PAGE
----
Great Long Overdue News for Fast Food Workers in NYC The city of New York recently passed a law requiring “Just Cause” Protections for Fast Food Workers.
Can you be fired for your free speech and or/for storming the capitol? Almost certainly yes, unfortunately. If you work for a private company you can be fired by your employer at anytime for any reason or absolutely no reason at all.
Meghan Markle has penned down a much necessary ode to this extraordinary year, which has resonated with women and men world over that are struggling to make sense of the collective grief that is upon us today.
A rebuke of sexism in Congress from AOC has opened up a necessary conversation in the larger society. Rep. Ted Yoho has been removed from the board of Christian charity over the incident and Twitter is inundated with personal accounts of women who report how they were not raised by their families to object to the men of their households.
The recognition that black women are not accounted for even in their deaths – even in the aftermath of unjust and illegal killings – is something the protest movements have adequately drawn our collective attention to.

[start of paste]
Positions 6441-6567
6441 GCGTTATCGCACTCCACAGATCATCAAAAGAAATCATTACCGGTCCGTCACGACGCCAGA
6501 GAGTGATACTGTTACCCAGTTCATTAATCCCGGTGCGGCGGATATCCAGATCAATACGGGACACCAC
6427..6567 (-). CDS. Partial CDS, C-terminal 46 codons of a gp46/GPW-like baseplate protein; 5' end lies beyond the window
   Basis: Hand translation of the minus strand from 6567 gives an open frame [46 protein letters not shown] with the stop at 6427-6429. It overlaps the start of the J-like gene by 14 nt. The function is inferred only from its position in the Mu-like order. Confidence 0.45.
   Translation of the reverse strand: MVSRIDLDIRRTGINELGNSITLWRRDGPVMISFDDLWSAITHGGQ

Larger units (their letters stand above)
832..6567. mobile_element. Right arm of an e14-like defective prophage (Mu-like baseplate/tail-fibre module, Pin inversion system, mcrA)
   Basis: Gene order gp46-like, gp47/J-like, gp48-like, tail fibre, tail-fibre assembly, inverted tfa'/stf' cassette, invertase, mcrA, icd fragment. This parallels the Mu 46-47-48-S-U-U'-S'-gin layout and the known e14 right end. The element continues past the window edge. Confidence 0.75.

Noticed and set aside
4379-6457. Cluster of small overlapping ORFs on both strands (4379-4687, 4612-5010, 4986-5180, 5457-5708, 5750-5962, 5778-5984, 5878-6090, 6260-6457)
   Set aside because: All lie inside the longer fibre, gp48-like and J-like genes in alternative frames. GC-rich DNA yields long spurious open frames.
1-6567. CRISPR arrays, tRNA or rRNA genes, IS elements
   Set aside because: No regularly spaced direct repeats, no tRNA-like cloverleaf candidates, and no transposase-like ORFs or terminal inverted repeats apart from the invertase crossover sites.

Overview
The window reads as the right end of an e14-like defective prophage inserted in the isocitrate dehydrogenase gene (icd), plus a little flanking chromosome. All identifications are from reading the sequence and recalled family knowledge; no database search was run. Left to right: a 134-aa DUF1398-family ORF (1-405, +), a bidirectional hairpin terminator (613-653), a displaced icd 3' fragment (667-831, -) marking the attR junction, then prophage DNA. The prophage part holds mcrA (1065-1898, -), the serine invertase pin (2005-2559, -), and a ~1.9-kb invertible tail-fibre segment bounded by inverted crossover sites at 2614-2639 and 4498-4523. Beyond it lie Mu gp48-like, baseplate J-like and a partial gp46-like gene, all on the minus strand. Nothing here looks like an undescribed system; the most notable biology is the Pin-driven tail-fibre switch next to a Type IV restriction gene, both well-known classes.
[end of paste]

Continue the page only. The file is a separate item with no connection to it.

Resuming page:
As we celebrate Black History Month, it only becomes imperative to locate the erasure of Shirley Chisholm’s contributions as a pattern – of how dominant party nominations have systematically fallen short of according the rightful spaces to women and people of color.
Women soccer players earn a maximum of $99,000 in total during the course of a 20-games season – $4,950 per game, while the payout for the male players is an average of $263,320, or $13,166 per game.
Elizabeth Warren’s new proposals to ensure reproductive rights are timely, radical, and necessary.
Current debates on gender gap disparity are timely. Claudia Goldin, an economist at Harvard argues that women don’t step back from work because they have rich husbands; they have rich husbands. because they step back from work.
The most diverse Congress in US history is already making headlines. A record number of 102 women have been sworn into the House to commence their two-year term. Women now comprise 24 percent of all seats – 106 female Democrats and 21 female Republicans.